Washington trucks off opera into Virginia

From a press relese:

Washington National Opera is bringing live performance to outdoor venues in its traveling Pop-Up Opera Truck mini-tour. Locations range from public parks to farmers markets and medical centers.

‘We are taking opera directly to the people in special outdoor surprise performances for our local communities,’ said Rob Ainsley, Director of the Cafritz Young Artists program. There has never been a more important time for the healing power of live music. While safety must remain our first priority, this is a way for us to continue to serve our community.’

In creating the pop-up opera truck experience, WNO collaborated with The Concert Truck, a Baltimore-based company founded by pianists Nick Luby and Susan Zhang. By converting a standard moving truck into a mobile concert venue, complete with stage, lights, sound, and an electric grand piano, The Concert Truck is worked with WNO to help deliver music to the greater DC area, especially during the trying circumstances of the ongoing pandemic.

 

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  • A nice diversionary side effort in these times but let’s be clear: it’s only an attempt to somehow, by the fingernails, cling to a little “relevance”. There was never any interest in a “concert truck” before and there is no need for one. If this is where we are as an industry we have almost nothing to offer.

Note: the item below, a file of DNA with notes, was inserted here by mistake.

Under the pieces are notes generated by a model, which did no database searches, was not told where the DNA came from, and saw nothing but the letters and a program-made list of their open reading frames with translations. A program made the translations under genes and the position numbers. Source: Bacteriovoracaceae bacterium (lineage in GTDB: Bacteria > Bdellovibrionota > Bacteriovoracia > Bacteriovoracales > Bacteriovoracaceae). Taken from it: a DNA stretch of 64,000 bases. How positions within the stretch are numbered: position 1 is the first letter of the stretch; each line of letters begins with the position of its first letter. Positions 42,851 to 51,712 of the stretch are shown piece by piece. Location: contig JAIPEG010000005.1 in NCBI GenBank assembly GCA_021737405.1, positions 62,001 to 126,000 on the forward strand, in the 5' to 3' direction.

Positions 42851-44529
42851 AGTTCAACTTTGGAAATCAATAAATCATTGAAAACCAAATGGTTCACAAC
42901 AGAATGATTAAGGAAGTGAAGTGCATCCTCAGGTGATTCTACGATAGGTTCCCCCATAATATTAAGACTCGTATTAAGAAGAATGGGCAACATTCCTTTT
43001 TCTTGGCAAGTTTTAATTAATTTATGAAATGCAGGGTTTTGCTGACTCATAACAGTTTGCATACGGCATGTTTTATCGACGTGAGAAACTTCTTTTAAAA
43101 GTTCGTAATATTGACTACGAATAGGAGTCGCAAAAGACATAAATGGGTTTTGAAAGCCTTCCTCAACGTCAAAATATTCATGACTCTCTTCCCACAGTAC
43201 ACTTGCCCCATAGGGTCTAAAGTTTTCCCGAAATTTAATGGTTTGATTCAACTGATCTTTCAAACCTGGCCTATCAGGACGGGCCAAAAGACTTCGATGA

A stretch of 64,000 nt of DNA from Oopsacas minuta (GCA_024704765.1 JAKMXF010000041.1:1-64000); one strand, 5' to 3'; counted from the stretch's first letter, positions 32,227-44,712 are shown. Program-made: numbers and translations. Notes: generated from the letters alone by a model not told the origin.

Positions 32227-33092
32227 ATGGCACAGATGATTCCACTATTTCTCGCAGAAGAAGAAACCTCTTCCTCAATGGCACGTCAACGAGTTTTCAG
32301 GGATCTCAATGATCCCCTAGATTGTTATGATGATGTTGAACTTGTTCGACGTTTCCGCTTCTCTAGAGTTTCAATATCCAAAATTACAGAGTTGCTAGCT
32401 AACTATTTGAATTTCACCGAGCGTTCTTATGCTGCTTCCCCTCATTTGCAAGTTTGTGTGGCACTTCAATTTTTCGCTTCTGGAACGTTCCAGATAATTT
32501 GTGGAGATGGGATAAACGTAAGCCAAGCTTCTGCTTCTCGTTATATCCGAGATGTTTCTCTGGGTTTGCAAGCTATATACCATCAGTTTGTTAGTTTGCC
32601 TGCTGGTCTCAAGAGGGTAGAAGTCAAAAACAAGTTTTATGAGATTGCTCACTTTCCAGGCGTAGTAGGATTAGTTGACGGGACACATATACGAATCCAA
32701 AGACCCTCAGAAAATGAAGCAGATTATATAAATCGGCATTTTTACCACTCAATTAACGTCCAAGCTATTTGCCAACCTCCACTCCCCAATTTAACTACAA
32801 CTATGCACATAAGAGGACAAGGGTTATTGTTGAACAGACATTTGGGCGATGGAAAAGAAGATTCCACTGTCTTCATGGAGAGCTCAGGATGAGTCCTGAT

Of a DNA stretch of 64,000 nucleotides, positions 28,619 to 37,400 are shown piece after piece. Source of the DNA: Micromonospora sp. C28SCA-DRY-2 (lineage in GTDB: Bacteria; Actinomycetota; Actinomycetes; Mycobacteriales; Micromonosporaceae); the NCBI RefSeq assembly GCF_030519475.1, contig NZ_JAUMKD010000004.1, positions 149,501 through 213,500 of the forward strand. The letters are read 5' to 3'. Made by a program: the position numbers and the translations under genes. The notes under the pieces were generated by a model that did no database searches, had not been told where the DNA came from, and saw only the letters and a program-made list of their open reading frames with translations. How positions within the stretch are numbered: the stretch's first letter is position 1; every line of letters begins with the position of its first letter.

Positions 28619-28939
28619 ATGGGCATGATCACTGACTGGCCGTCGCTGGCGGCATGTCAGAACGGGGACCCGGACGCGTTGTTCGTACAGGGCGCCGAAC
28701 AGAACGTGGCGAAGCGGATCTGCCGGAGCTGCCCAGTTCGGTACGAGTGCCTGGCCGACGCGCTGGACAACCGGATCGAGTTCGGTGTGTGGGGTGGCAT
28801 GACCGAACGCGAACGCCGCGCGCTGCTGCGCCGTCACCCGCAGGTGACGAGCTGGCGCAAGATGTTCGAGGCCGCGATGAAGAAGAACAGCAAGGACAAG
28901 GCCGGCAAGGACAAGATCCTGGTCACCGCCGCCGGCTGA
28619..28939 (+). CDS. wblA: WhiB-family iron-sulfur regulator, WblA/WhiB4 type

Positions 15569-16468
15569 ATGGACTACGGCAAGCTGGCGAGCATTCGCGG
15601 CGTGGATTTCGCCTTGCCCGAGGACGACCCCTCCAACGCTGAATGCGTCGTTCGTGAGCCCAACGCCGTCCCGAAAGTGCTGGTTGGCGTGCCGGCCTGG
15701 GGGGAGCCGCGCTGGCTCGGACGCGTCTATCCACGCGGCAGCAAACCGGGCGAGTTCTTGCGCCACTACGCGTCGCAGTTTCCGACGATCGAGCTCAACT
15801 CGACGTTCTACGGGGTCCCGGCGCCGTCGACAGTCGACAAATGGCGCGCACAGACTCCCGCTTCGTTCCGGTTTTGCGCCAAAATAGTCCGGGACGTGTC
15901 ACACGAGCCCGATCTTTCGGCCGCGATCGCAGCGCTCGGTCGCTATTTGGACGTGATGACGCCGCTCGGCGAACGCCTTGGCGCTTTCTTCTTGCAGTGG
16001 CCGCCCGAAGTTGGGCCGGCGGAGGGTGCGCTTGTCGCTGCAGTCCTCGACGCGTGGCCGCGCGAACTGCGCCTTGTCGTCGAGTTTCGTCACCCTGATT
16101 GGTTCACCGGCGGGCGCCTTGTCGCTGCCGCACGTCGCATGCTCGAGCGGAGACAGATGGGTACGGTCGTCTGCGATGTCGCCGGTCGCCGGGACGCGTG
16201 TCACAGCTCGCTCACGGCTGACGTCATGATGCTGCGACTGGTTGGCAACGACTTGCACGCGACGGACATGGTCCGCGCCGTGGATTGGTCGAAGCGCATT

• Good!

    I hope that many of these outreach initiatives are preserved and continued after the crisis is over. Outreach is a good thing.

  • It brings the classical art of music, singing, performing closer to people; makes it more visible and reminds us that the quest for the true, the good and the beautiful is infinite.

  • These “symbolism over substance” moves are useless, but makes many people feel good because “it’s doing something.” In order for these outreach efforts to work–getting new audiences for now & future–requires massive and consistent exposure for a long time, like 20 years. Because each symphony or opera company is not just competing against another entertainment outlet but is up against a total cultural tide against classical music for the past 50 years or so which has nearly wiped out the form. So for any individual company to do these musical trucks here & there, do outreach into underserved communities a couple times a quarter, and otherwise bring the music to the people so it’s “accessible & relevant”, is the proverbial drop in the ocean. The heart is in the right place, but the harsh reality is difficult to overcome.

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